East Hampton Town officials and residents are questioning two recent appraisals of a town-owned alleyway in Montauk that was authorized to be sold to the owners of the Ronjo Motel last month.
The appraisals—one commissioned by the East Hampton Town Democratic Committee and the other by the owners of the property, Chris Jones and Larry Siedlick—vary vastly in valuing the 20-foot-wide alleyway. The appraisal commissioned by the Town Democratic Committee claims the land is worth $184,000, while the one ordered by the owners of the property states that the land is valued at $22,500.
The Ronjo Motel alleyway sale authorized by the Town Board’s Republican majority in late March has been a subject of controversy. Community members objected to the sale because an appraisal of the property wasn’t done before the land was sold—and because Town Supervisor Bill Wilkinson said the $35,000 price was “plucked out of the air,” according to a statement issued last week by Jeanne Frankl, the chairwoman of the Town Democratic Committee. The sale was approved by the Town Board’s Republican majority—Mr. Wilkinson, Councilwoman Theresa Quigley and Councilman Dominick Stanzione. Democratic Town Board members Sylvia Overby and Peter Van Scoyoc opposed it.
Members of the East Hampton Town Democratic Committee filed a 47-page petition with 644 signatures at the Town Clerk’s office last Wednesday in an attempt to either force the Town Board to repeal the $35,000 sale or to hold a vote seeking the public’s approval of the measure within no less than 60 or more than 75 days after the petition filing, according to Ms. Frankl’s statement.
“The call for the referendum early became a non-partisan effort,” Ms. Frankl stated. “Members of all parties and unaffiliated voters stood in the cold wind asking for signatures without regard to party. People from all communities and across the political spectrum signed without hesitation, expressing outrage at sale of public property without an appraisal. Some mourned that the sale was part of a pattern of the current government administration selling off all town property.”
Mr. Jones’s appraisal, which was performed by Stephen H. Schuster of Sag Harbor, based the $22,500 price on five residential properties all outside of East Hampton Town—from Shelter Island, Southold, Tuckahoe and Bridgehampton. According to Mr. Schuster’s report, “without significant variances, the alleyway is not buildable.” It states that it has valued the property at its “highest & best use.”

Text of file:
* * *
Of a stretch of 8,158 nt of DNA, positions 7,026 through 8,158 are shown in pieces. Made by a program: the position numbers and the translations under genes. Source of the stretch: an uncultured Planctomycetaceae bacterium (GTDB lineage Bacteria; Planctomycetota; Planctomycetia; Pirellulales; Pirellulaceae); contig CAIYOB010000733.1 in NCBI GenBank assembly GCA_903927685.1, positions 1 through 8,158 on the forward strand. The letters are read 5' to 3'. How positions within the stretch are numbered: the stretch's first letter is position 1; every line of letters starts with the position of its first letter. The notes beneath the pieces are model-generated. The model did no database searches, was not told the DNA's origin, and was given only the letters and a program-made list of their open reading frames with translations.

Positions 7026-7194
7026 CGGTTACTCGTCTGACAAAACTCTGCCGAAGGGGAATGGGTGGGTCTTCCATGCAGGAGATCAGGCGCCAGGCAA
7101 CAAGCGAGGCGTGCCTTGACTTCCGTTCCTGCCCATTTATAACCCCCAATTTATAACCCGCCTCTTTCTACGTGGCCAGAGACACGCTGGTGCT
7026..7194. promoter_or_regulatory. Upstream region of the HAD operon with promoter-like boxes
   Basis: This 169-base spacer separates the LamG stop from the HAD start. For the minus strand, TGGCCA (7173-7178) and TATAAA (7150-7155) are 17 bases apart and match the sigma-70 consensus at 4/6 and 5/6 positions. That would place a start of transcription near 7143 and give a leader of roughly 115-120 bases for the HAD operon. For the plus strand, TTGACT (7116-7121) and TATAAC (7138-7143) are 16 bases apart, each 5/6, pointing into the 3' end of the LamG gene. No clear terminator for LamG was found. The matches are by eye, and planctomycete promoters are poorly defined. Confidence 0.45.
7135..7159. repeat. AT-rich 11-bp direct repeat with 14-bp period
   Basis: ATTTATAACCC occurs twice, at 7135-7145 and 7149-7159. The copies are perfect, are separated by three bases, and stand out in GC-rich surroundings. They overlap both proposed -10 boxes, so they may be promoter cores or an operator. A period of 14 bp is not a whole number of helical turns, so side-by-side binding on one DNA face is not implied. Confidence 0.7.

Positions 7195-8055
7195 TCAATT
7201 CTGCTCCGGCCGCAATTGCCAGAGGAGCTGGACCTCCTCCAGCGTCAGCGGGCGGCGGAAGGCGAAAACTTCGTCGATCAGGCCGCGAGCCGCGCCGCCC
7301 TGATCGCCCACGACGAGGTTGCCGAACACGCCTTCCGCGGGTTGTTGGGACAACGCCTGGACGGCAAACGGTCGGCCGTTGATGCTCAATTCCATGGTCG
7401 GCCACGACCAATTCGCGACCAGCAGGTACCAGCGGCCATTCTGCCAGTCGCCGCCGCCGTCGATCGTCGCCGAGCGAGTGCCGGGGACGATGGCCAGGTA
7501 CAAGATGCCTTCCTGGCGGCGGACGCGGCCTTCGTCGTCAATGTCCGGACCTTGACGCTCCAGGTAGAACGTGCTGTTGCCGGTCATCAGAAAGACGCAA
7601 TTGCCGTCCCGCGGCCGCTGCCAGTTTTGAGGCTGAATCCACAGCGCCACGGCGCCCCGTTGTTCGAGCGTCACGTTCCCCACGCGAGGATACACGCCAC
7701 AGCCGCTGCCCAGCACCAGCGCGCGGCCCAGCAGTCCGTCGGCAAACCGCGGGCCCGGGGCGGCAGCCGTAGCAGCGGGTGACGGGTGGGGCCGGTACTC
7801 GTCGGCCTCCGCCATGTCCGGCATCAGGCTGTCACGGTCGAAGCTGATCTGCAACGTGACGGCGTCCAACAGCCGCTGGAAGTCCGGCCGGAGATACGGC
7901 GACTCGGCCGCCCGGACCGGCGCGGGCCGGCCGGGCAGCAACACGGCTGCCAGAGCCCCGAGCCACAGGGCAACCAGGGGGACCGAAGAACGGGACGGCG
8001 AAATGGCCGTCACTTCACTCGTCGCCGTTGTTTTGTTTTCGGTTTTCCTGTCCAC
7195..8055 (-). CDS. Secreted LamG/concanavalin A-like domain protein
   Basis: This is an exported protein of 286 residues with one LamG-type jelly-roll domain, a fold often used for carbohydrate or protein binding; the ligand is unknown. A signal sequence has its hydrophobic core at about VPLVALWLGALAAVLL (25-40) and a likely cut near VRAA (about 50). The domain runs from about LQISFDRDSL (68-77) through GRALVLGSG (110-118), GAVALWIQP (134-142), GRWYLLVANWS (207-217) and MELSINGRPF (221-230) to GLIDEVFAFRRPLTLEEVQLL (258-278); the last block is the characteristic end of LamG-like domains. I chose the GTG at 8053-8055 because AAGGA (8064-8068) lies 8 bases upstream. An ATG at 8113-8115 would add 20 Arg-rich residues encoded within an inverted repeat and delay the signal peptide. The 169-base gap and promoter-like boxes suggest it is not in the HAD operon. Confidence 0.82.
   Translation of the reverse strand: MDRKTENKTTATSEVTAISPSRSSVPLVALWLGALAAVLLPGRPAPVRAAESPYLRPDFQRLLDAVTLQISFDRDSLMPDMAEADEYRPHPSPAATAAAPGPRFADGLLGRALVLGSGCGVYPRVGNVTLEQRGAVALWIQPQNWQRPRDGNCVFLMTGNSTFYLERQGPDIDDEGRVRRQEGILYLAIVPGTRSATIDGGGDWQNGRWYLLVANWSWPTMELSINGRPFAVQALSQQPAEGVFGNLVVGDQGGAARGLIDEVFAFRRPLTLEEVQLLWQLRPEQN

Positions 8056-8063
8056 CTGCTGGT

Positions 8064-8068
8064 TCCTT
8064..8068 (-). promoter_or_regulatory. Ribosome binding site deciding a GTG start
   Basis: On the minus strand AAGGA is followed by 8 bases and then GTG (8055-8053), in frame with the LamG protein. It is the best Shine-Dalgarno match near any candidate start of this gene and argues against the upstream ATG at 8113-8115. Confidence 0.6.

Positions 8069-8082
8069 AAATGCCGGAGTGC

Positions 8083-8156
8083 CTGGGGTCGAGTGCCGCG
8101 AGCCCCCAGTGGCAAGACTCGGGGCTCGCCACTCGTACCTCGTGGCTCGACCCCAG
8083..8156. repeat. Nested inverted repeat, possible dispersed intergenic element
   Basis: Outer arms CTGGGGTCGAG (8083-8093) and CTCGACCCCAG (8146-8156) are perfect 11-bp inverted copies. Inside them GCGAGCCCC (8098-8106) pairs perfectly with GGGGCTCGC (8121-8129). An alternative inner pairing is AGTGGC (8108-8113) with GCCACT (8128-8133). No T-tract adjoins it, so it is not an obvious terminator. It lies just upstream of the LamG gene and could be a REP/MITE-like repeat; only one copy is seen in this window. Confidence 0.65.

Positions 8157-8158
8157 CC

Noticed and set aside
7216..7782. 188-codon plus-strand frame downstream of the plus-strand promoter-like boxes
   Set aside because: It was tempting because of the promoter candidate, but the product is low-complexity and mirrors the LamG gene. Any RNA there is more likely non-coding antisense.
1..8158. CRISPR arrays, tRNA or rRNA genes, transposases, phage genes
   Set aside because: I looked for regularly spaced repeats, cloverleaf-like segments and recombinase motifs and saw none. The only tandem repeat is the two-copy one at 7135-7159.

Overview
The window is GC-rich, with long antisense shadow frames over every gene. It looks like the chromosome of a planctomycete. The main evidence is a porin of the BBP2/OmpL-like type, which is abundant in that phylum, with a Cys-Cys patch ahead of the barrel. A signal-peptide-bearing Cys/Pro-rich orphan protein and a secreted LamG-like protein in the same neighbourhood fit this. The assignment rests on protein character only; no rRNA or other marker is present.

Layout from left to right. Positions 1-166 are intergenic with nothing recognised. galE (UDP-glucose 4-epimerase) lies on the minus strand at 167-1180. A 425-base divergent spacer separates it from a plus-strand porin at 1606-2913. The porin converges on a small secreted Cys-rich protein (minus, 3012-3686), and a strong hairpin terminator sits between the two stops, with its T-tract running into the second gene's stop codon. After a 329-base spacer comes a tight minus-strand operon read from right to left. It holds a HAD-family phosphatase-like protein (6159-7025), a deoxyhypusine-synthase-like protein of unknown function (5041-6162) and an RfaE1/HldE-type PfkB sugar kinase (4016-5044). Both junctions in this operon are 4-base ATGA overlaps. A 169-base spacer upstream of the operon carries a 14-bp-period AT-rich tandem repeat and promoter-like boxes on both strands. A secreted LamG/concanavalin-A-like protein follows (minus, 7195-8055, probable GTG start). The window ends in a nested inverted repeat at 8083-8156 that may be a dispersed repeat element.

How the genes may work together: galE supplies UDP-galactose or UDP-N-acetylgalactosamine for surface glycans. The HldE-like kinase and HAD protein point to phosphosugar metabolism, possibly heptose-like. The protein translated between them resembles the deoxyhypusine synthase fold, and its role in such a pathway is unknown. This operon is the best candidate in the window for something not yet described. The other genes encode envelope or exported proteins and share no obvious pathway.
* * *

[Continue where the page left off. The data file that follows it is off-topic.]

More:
The report by Clark & Marshall of East Hampton, bases its $184,000 valuation of the land on three commercial sales of vacant land in the downtown Montauk business district. It claims the valuation is based on the property’s appraisal on a “direct sales comparison approach,” by which a property is compared to recent area sales of other properties of similar design, utility and appeal. It based its appraisal on three sales of property in Montauk.
Ms. Quigley and Mr. Wilkinson this week raised the question of the legitimacy of the appraisal commissioned by the Democrats, claiming their appraisal report is based on comparable sales of developable land. That is, according to Mr. Wilkinson, “quite different from what I see as a totally encumbered, totally restricted inaccessible alleyway that has been used since the early ’60s for a hotel guest and pool and sunbathing area.”
“It’s an apple and orange appraisal,” said Mr. Wilkinson.
Zachary Cohen, a Springs resident who challenged Mr. Wilkinson for supervisor last year, said the Clark & Marshall appraisal was based on an interpretation of what the Town Board’s majority thought it was selling to the owners of the Ronjo. It is appraised “the way it appears the buyer thinks they’re buying and Wilkinson thinks they’re selling it,” he said last week. According to the original sale of the alleyway to the town from 511 Equities Corp. in 1982, the property is “subject to the rights of others to use said alleys for all lawful purposes,”—begging the question of what is it exactly that the town sold.
Mr. Jones and Mr. Siedlick issued a joint statement last week lamenting that recent renovations to transform the property into The Montauk Beach House by this season have been stalled by politics. The two bought the land for $4.2 million in February.
“Sadly, we did not anticipate the current political controversy over a sliver of land that for over 50 years was utilized by the previous owners of the property,” they stated. “We have no desire to be involved in controversy and regret the fact that this very positive project is now embroiled in what seems to be a political dispute over which we have no control. We hope the issue is resolved in a fair and equitable manner that benefits the long-term interests of our community. Our team is working very hard to complete the renovations so that The Montauk Beach House will be open for the 2012 summer season.”